These birds are usually nine to ten inches long, or twenty-four to twenty-six centimeters (Raffaele. Dick). They have square shaped, dull white or pale gray tail feathers (Bowman. Plunkett) and their tails are not notched (Bond). Their temperature has been found to range between forty-three point 8 degrees and forty-four point four degrees Celsius (Oniki).

Photo by J. Oldenettel
Photo by J. Oldenettel

Loggerheads have an average wing span of 15 inches (Dick), and these birds share a lot of differences from other kingbirds. Loggerheads have a longer and heavier bill but shorter, more rounded wings than kingbirds ordinarily possess (Sprunt and Bowman). In Cuba, these birds are known for their chunky, big head and the natives have nicknamed this bird “hard-head bird” (Kaufman. Bond).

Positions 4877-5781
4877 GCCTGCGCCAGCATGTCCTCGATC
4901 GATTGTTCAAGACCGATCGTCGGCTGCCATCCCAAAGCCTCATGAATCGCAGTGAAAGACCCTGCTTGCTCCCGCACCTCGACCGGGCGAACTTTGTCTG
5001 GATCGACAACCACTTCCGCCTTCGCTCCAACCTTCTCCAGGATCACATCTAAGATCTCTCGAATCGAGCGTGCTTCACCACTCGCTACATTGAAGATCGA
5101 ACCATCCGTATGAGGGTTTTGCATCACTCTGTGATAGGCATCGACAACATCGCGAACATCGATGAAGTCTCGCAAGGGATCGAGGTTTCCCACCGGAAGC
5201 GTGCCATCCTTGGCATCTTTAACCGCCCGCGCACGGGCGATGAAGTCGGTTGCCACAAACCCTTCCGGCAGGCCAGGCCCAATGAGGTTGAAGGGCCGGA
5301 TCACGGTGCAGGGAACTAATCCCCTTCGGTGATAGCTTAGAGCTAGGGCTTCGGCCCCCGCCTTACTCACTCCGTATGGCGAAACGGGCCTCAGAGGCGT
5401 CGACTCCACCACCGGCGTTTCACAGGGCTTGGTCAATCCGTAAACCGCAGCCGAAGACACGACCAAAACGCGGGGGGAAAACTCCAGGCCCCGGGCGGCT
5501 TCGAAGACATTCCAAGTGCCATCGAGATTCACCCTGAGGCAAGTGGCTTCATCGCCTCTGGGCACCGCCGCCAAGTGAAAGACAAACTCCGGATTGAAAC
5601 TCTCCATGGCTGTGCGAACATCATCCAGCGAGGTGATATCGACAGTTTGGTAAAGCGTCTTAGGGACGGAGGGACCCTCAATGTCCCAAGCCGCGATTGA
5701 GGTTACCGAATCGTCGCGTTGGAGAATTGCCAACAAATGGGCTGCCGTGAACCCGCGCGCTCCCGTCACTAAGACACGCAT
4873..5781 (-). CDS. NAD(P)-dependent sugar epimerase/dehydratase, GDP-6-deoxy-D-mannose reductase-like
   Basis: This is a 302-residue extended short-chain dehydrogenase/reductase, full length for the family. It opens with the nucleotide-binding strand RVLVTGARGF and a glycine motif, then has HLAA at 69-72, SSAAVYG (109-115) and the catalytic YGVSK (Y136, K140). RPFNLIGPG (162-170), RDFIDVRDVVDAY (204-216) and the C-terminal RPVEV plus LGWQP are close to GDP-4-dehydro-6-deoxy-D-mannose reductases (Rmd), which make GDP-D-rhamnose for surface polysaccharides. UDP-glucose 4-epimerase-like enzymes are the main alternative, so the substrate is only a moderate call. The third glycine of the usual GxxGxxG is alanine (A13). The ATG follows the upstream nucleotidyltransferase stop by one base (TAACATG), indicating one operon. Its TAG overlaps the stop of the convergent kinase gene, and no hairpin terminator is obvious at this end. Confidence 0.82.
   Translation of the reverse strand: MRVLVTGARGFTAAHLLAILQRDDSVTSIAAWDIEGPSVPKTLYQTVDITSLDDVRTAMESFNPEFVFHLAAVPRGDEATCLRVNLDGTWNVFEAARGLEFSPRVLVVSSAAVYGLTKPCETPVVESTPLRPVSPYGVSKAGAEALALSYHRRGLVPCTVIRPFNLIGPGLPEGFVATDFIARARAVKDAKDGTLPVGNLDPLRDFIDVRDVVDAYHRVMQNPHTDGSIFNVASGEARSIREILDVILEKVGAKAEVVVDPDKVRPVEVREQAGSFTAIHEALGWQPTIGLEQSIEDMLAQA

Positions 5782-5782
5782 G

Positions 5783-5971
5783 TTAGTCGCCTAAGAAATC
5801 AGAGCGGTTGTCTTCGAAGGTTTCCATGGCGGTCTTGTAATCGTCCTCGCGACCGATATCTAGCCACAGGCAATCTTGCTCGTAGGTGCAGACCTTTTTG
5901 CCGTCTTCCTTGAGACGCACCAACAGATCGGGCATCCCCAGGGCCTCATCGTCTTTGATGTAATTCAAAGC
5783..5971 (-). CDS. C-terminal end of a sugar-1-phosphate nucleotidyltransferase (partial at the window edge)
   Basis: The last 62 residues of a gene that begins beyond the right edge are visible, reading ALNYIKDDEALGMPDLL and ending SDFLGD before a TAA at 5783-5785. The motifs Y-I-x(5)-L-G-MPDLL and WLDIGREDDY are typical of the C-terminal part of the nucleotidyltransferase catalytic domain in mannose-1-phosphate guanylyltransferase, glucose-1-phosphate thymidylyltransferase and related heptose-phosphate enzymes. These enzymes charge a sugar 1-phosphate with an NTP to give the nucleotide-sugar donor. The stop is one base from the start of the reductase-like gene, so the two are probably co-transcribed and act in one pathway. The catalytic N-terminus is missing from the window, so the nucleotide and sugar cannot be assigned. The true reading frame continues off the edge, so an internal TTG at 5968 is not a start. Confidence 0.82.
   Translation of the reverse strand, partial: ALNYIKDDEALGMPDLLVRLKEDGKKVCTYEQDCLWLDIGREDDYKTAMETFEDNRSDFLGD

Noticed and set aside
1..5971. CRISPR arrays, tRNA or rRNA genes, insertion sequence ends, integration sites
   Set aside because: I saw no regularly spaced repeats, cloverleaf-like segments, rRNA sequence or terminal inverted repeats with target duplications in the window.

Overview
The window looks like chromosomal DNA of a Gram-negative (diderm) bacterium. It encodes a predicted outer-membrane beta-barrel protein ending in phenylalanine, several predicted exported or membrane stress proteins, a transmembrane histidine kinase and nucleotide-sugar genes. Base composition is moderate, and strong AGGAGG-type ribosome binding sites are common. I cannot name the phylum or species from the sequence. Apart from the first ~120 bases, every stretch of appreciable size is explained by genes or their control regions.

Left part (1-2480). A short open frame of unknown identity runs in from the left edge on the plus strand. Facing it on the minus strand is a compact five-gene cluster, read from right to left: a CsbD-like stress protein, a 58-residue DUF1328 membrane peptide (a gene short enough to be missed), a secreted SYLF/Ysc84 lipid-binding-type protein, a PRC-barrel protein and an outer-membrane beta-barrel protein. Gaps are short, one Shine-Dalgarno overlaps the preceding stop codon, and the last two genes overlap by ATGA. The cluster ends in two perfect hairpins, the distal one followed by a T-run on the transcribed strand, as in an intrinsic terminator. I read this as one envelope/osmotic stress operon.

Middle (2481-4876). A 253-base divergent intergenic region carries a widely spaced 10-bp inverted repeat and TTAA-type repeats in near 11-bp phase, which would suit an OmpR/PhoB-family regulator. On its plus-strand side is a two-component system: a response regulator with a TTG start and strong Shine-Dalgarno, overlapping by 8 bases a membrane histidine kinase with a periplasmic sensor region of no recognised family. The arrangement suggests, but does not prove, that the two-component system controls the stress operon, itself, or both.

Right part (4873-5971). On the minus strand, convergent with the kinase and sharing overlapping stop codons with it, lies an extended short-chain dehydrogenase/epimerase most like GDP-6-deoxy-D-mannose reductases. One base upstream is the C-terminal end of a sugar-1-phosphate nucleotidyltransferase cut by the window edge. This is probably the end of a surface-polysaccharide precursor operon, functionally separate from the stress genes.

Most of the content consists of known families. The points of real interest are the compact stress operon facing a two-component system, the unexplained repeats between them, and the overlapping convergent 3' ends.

Loggerheads are equipped with specialized whisker-like feathers (Plunkett) that help them catch their food. It was originally thought that most of this bird’s diet consisted of insects, especially flies (Plunkett). It was later discovered, however, that their diet consist of less than 50 percent insects (Borkhataria). They prefer hunting in the woods below the canopy (Sprunt) where they have been known to eat frogs, worms, spiders, snails, and millipedes (Perez-Rivera). Biologists have also witnessed this bird display some foraging behaviors, such as eating berries (Burchsted). The most interesting part of the loggerhead’s eating behavior is the bird’s problem solving abilities.   Once, a loggerhead was seen making short flights to capture food (Raffaele). It captured a sesarma crab, flew up into a tree where it was safe, hit the crab off the tree a couple times to break it’s shell, then swallowed it (Burchsted). While loggerheads are not commonly considered a predator of vertebrates (Powell), a large part of their diet consists of fish and small lizards (Burchsted). Some of their favorites include blue-fanned anole and Jamaican giant anoles (Powell).